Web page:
By Louise Chaplin. Published on 11 June 2015
It’s just over two years since Stephen Wilson joined Genus plc as Group Finance Director, leading a team of around 130 finance people based in different locations around the world. Headquartered in Basingstoke, Genus operates in over 25 countries, working with dairy, beef and pig farmers worldwide, providing them with superior genetic products to boost the production of high quality meat and milk. Louise Chaplin, Partner, Executive Search Finance at Eton Bridge Partners spoke to him about his role and found out why he believes being a Group FD is like being a navigator on a ship.
LC: Describe your role
SW: It’s a very broad one. As well as the more traditional CFO activity, IT reports to me and all M&A activity is within my remit, as is strategy development. In many ways it’s a strongly operational role which touches on all areas of the business.
LC: Has the role changed since your arrival
SW: Five years ago, Genus was like many UK mid-cap companies, it had grown in a way which was decentralised and geographically disparate. Operations and finance activity reflected that, the FD role was less commercial and more focused around traditional reporting methods.
Since then, the business has grown, changing from a ‘big little company’ into a ‘little big company’. One of my goals has been to standardise and centralise control, ensuring that things are done to the same standards of excellence around the world.
LC: How have you achieved that?
SW: We’ve taken the best practices from our global operations and looked to implement those systems throughout the organisation, giving us a clear sense of strategic purpose. We now have shared service centres delivering basic accounting activity and business focused CFOs who are true business partners working very closely with the different divisions and business units.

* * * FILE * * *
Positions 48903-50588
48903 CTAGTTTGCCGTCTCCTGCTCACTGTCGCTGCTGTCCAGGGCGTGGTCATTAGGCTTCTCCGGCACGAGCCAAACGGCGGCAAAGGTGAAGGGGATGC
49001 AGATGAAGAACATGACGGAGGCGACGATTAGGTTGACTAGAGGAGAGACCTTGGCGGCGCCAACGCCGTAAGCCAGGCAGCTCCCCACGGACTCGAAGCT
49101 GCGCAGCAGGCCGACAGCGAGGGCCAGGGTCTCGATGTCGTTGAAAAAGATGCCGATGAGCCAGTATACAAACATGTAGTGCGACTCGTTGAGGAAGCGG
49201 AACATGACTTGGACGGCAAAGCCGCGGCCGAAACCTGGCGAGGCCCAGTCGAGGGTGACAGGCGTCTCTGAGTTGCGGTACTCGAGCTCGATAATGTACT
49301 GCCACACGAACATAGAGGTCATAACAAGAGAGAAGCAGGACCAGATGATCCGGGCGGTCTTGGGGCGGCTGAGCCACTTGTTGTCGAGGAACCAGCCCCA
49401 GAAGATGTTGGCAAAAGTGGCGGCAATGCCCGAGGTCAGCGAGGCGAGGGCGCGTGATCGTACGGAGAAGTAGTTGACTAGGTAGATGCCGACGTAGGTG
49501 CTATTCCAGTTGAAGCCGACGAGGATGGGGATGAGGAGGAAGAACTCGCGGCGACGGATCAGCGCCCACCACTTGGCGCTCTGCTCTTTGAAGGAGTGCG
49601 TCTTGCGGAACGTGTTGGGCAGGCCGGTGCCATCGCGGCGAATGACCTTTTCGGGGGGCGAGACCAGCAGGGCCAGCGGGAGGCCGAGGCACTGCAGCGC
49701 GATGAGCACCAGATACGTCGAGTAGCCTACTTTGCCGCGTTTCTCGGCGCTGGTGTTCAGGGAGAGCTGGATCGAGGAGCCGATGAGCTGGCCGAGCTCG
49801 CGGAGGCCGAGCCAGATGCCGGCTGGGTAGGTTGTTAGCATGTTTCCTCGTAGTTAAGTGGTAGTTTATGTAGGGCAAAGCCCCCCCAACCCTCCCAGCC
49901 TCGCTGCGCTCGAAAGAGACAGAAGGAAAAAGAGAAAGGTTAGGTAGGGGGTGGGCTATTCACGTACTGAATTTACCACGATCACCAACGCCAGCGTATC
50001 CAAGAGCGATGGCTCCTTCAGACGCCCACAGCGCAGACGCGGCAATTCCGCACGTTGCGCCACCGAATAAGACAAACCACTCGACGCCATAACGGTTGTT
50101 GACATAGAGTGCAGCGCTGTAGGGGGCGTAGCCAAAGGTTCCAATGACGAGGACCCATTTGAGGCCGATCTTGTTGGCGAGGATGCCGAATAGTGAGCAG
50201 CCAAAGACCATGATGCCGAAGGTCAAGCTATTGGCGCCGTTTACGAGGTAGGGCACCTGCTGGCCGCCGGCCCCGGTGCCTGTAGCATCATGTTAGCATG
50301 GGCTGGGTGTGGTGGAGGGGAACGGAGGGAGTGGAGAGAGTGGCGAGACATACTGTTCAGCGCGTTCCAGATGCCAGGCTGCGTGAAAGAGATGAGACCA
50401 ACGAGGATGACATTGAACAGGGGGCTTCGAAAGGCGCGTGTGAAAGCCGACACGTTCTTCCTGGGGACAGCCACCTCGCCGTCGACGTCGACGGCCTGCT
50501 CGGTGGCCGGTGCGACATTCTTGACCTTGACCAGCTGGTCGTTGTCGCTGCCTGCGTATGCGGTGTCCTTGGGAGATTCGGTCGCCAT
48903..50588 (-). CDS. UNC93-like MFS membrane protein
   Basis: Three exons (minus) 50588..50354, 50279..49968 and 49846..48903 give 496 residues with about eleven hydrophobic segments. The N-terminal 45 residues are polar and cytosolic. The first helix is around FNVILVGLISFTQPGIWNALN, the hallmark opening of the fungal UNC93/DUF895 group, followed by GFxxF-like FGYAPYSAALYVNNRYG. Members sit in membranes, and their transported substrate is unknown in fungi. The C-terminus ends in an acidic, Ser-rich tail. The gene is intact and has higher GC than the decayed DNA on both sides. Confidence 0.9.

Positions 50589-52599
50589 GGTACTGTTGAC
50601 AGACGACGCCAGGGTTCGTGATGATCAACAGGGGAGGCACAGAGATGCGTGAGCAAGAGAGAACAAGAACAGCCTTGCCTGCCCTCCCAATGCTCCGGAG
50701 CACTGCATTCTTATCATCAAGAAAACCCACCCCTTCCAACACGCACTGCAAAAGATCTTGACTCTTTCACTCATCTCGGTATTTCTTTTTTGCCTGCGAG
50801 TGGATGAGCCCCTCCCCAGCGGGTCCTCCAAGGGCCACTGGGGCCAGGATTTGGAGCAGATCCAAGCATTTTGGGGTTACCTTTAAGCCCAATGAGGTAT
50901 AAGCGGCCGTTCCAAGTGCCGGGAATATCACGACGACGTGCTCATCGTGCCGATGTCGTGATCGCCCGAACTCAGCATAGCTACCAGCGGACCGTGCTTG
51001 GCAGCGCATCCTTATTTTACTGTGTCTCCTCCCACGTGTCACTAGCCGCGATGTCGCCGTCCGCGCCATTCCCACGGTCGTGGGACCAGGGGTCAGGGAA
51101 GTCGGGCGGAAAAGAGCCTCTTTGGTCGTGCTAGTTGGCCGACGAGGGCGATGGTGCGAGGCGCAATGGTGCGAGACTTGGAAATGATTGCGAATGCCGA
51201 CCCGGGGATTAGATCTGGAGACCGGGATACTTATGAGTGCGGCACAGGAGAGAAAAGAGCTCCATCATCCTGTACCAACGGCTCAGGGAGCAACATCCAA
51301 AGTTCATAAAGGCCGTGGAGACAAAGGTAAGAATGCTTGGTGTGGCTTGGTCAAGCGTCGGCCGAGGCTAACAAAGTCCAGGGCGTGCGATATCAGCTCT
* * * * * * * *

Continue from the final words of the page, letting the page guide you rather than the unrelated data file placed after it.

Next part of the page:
We still have some work to do, but building our systems and our capacity is one of our main thrusts.
LC: How easy was it to persuade people to change?
SW: A lot of it is about the expectations you put in place. If you set an expectation that you will be operating as a real global team of finance people, pursing the same standards of excellence around the world, then it’s a different emphasis compared to one person in a country serving the local country leader. It’s an education process and it’s all about changing the culture and direction of where you should be going.
Good communications and people engagement is very important. You have to be very visible and ensure that people understand what they are doing and why things are changing.
Interestingly, the finance team were very keen to follow this route, so for me it was like pushing on an open door. Everyone could see this was the way we should develop. Of course, as you start to put new systems in place and inevitably there will be changes along the way.
LC: What were some of the issues you came across?
SW: The ability to align data and ensure it is measured and managed in the same way is really important when you are running a global business. You need to know that a particular metric means the same, no matter which country you are operating in. Beforehand we didn’t have that level of process. We’ve worked hard to build up our business partnering and financial planning and analysis capability – you can only succeed with the right people and the right systems in place.
LC: Tell us how you found those people
SW:The first move was to take on a new group controller, after which we started to define expectations and look at how we could separate out the different roles, such as a new head of FP&A. It was important to get the right skill levels in place and we had a pretty good idea of what we wanted. Some of the new team have worked in larger organisations and they were able to bring with them the examples of good practice that you find in bigger companies. Their expectation of what “good looks like” is what I was looking for and Eton Bridge Partners was able to help identify some of those people.